It is no secret that I am a huge lover of art. Specifically, I tend to favor modern and contemporary art over marble statues and oil paintings of zaftig nudes and bowls of fruit. All due props to Michelangelo and Matisse, that stuff doesn’t really ‘yank my chain,’ as they say; but put me in a museum full of Warhol’s Campbell’s Soup Cans and Jeff Koons’ gigantic, painted steel Balloon Dog sculptures and I’m in heaven. Being blessed with someone like Geoffrey as a BFF, it only stands to reason that I would have become a bit fond of the Street Art. Because if Geoffrey is any kind of gay, he is completely and totally GAY FOR THE STREET ART. Just being serious. If it weren’t for Geoffrey, the likes of Banksy and D Face would still be a mystery to me. This past February, Geoffrey forced (not really) me to stand in line outside in the freezing cold for hours and hours, until my tiny feet turned into blocks of ice, to get into the Mr. Brainwash Icons exhibit in the meatpacking district. At the time, I barely even knew who the fuck Mr. Brainwash was, but after five minutes inside the gallery – and once I was able to thaw out and tap a kidney – I became a huge Mr. Brainwash fan. Because, as an artist whose work embodies a cross between Bansky and my beloved Andy Warhol, Mr. Brainwash, he is the shit. So thanks, Geoffrey, for turning me into a fan.
At New York’s Sunshine Theater right now, there is a documentary film playing called Exit Through the Gift Shop, which I took myself to see this past Sunday afternoon. Exit Through the Gift Shop tells the engaging and hilarious story of a French immigrant vintage clothing boutique proprietor living in Los Angeles named Thierry (“Terry”) Guetta, who became obsessed with video-taping the late night activities of Graffiti / Street Artists. Through his relentless filming escapades, Guetta eventually meets the most prolific purveyor of Street Art (the now world-famous Shepard Fairey) and later the most elusive one (the uber-mysterious Bansky) and becomes a kind of sidekick or assistant to these men. Although it is initially Guetta’s objective to transform his thousand of hours of film into a bona fide documentary about Street Artists, once he shows his “completed film” (entitled Life Remote Control) to Banksy, it becomes painfully obvious that Guetta has no idea how to make a cohesive film. However, heartened by Guetta’s never-say-die spirit and fiery, creative passion, Banksy encourages him to go out and make some Street Art himself.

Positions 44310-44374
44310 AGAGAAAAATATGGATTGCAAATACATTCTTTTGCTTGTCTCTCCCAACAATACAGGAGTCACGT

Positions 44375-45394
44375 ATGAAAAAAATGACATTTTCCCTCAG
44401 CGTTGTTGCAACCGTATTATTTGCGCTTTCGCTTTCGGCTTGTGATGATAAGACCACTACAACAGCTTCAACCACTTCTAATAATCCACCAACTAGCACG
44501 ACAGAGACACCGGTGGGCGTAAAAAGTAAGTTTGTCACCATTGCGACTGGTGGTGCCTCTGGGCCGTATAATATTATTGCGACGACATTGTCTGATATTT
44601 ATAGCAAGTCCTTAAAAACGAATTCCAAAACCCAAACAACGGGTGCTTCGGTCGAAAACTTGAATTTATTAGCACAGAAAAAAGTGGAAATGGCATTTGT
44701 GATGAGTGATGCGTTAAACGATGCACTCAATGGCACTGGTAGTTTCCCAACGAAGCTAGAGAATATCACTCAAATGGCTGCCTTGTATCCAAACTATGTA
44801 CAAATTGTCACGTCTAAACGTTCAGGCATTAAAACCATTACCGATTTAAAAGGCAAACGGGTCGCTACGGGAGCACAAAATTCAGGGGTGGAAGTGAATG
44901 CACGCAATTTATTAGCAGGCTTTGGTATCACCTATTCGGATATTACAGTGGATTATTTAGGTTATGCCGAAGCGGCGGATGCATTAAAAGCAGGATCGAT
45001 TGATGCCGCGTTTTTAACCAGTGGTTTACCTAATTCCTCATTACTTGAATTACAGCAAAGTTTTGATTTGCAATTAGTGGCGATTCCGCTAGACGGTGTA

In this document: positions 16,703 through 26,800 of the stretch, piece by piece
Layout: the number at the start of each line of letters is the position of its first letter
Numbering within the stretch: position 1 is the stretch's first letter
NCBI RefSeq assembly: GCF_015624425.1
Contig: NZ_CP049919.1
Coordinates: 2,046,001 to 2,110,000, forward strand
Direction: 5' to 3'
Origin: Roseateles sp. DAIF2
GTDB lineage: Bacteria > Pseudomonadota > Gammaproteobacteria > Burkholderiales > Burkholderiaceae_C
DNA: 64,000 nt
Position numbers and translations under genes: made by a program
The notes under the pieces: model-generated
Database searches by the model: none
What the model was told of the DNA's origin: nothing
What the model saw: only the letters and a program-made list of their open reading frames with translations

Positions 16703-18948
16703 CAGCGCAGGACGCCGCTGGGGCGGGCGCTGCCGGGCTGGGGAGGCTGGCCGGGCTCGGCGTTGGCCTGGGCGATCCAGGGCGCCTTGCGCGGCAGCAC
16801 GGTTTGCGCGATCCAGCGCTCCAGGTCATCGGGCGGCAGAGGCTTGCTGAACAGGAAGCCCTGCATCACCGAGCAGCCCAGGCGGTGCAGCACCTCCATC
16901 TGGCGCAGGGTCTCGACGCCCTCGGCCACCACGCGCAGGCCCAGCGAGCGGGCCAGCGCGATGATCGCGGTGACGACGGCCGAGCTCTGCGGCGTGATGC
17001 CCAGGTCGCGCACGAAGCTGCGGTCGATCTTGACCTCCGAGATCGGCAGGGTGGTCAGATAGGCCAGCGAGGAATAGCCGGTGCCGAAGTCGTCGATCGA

From that point in the film, we see Thierry transform himself from an obsessed fan into a Street Artist who would eventually become known as – wait for it – Mr. Brainwash! Directed by Banksy and featuring prime cuts from Guetta’s rare “gonzo” footage, and punctuated by interviews with dozens of other artists, Exit Through the Gift Shop is a rare movie-going experience that not only captivates the viewer but one that also manages to propose and offer insightful answers to the timeless question “what is art?” Plus you have to love the part where Banksy and Brainwash surreptitiously attempt to install a work of Guantanamo Bay Detainee–inspired “Art” at Disneyland: one of the most tightly policed places on Earth. Hee!
If you walk into this film not knowing anything about Graffiti Artists or Street Art whatsoever, you will likely come out with a thoroughly comprehensive knowledge of the movement while having been entertained far beyond your money’s worth. What other film can you say that about? The more time I have to digest this film, the more I am convinced that Exit Through the Gift Shop is one of the best and most thoroughly enjoyable films I have seen in my life – which puts it right up there with A Clockwork Orange and Harold and Maude.
The Worley Gig gives Exit Through the Gift Shop Five Out of Five Stars.